As the Scottish Government prepares for its planned independence referendum in October next year, it has been publishing a series of policy papers, called Building a New Scotland, “to give people the information they need to make an informed choice about Scotland's future”. All very good.
But if there is a countdown to a second vote, we need to understand an independent Scotland's foreign and defence situation now. Would, for example, Scotland send any and all materiel to aid Ukraine's plight? Could we afford to do so? Would we host Ukrainian refugees en masse, and if so, how?
“Scotland has always been an outward-looking, innovative and caring nation,” notes the SNP's website. “By maintaining Scotland's place in the world as a good global citizen, we can provide leadership on global issues such as equality, sustainable development, climate justice and fair trade.”
If Scotland is serious about a unilateral foreign policy, it should be demonstrating a pragmatism that is worlds away from today's flowery moralpolitik. We need policies and strategic outlines for how we would act, not descriptions of what we wish we could do. War is nasty, peace is good. Nukes are bad, ban them all. Occam's razor is too readily deployed as a social media tool by the SNP and Scottish Greens.
Before entering a power-sharing arrangement with the SNP last year, the Scottish Greens published an Instagram post of co-leader Patrick Harvie protesting at the Faslane naval base. They were marking the 76th anniversary of the Hiroshima nuclear bombing. The post was interesting for its remarkable generalisation that "like most people in Scotland we look at the destruction, the death and the radioactive aftermath and say 'never again'".
Such tweetable moral maxims are taken as gospel by their supporters. But instead of ignoring the facts of the world and recognising ethical grey areas, those in government need to reflect on complex realities if a second independence vote is coming. Manichaeism is not the basis of foreign policy – it is not a case of good and evil but of national interest.
The real crux of the argument about nuclear weapons is more complicated than whether Scotland would renounce them. Would it discontinue any indirect activities to their manufacture? Would the same be true for biological and chemical weapons? Would Scotland permit foreign bases, troops and equipment as part of broader defence pacts or go as far as hosting tactical nuclear bombs, as Germany does?
Nuclear weapons are not evil; it's what you do with them. Nor are they the playthings of right-wing governments. Labour Prime Minister Clement Attlee commissioned Britain's nuclear deterrent in 1947. Former leader Jeremy Corbyn wrestled with the seemingly impossible task of reconciling this history with the party's pro and anti-nuclear factions.
It is not much to ask for more information on a Scottish defence strategy, which would be the de facto holding position for whatever inaugural government and party takes the reins during a transition period or immediately after independence. Such preparation would decrease the country's vulnerability to foreign attack and manipulation as Europe finds itself embroiled in the Ukrainian crisis.
Only SNP arrogance would presume they could be the harbingers, caretakers and leaders of a new nation and not need to do their homework now. Complaining Scotland does not have the policy levers to act, but not giving costed and detailed plans to the electorate of what they would do with them on something as serious as international affairs, is insane.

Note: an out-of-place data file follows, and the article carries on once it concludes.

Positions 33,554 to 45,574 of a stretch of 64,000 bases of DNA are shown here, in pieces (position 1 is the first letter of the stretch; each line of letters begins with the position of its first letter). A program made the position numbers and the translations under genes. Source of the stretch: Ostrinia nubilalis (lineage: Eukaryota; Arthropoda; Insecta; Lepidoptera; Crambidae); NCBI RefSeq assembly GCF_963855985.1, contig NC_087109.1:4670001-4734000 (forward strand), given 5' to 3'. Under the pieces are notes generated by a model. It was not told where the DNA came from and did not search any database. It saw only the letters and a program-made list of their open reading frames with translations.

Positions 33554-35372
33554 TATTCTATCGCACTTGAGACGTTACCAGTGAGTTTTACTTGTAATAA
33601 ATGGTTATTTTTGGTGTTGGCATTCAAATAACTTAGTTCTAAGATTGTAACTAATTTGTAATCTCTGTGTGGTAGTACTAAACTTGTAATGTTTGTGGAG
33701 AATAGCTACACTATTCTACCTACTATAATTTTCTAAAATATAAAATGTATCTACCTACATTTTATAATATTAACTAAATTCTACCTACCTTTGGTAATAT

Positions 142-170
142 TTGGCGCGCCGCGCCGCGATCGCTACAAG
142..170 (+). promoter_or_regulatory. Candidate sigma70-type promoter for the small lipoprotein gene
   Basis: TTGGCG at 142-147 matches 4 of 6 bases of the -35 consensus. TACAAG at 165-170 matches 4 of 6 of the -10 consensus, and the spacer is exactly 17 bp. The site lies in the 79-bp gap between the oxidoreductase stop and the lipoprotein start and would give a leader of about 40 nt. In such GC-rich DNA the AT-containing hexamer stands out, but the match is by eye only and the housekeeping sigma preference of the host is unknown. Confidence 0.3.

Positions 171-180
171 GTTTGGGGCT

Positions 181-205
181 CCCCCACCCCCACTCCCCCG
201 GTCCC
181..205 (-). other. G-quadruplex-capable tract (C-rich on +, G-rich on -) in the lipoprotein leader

Would a ‘Republic of Scotland’ seek regional influence if the aims were ‘good'? Would we block, embargo and sanction countries with dubious human rights records? How much would an embassy network cost, given the number of Scots living and working abroad?
Surely planning for independence requires foundation-block ideas. Enshrining the removal of nuclear weapons into a Scottish constitution – a commitment in 2014 – sounds nice but is dangerously naive. Independence necessitates preliminary discussions about treaties, realpolitik, environmental policy, international security, and an abundance of other factors that need consensus and leadership.
Scotland could only respond to events; it could hardly reshape the realities that have plagued international relations for centuries. Significant hard military power would be beyond our abilities. Soft power, rooted in reputation and culture, must be established and politicised with clear objectives. It is not enough to say you mean well and point to tartan and whisky.
All countries bend their principles to foreign policy realities; look a little closer in Scotland, and such compromises can be seen.
Former First Minister Alex Salmond was on the wrong side of history when he condemned Britain's involvement in Nato airstrikes on Yugoslavia as an “unpardonable folly”. The Scottish Government provoked general international ire over the release of Lockerbie bomber Abdelbaset al-Megrahi in 2009. In 2012, Salmond allegedly snubbed the Dalai Lama's visit to Scotland to assuage Chinese government sensibilities. And he notoriously said Russian president Vladimir Putin's patriotism was “entirely reasonable”.
Last year the now-in-government Greens called on the Scottish Government to stop support for companies profiting from the war in Yemen. Climate campaigners have confronted Nicola Sturgeon over her failure to oppose some new North Sea oilfields.
A civilised global society is an illusion; the current epoch is organised along the geographical, political and economic lines of the Second World War, even if those boundaries have moved since the Cold War and 9/11 with Russia's invasion of Ukraine shifting them once more.
Scottish exceptionalism and the notion we can somehow buck this trend is astronomically foolhardy. Scotland must toughen up to an unrelenting global environment. If we are pushed, will we push back? And if so, with what?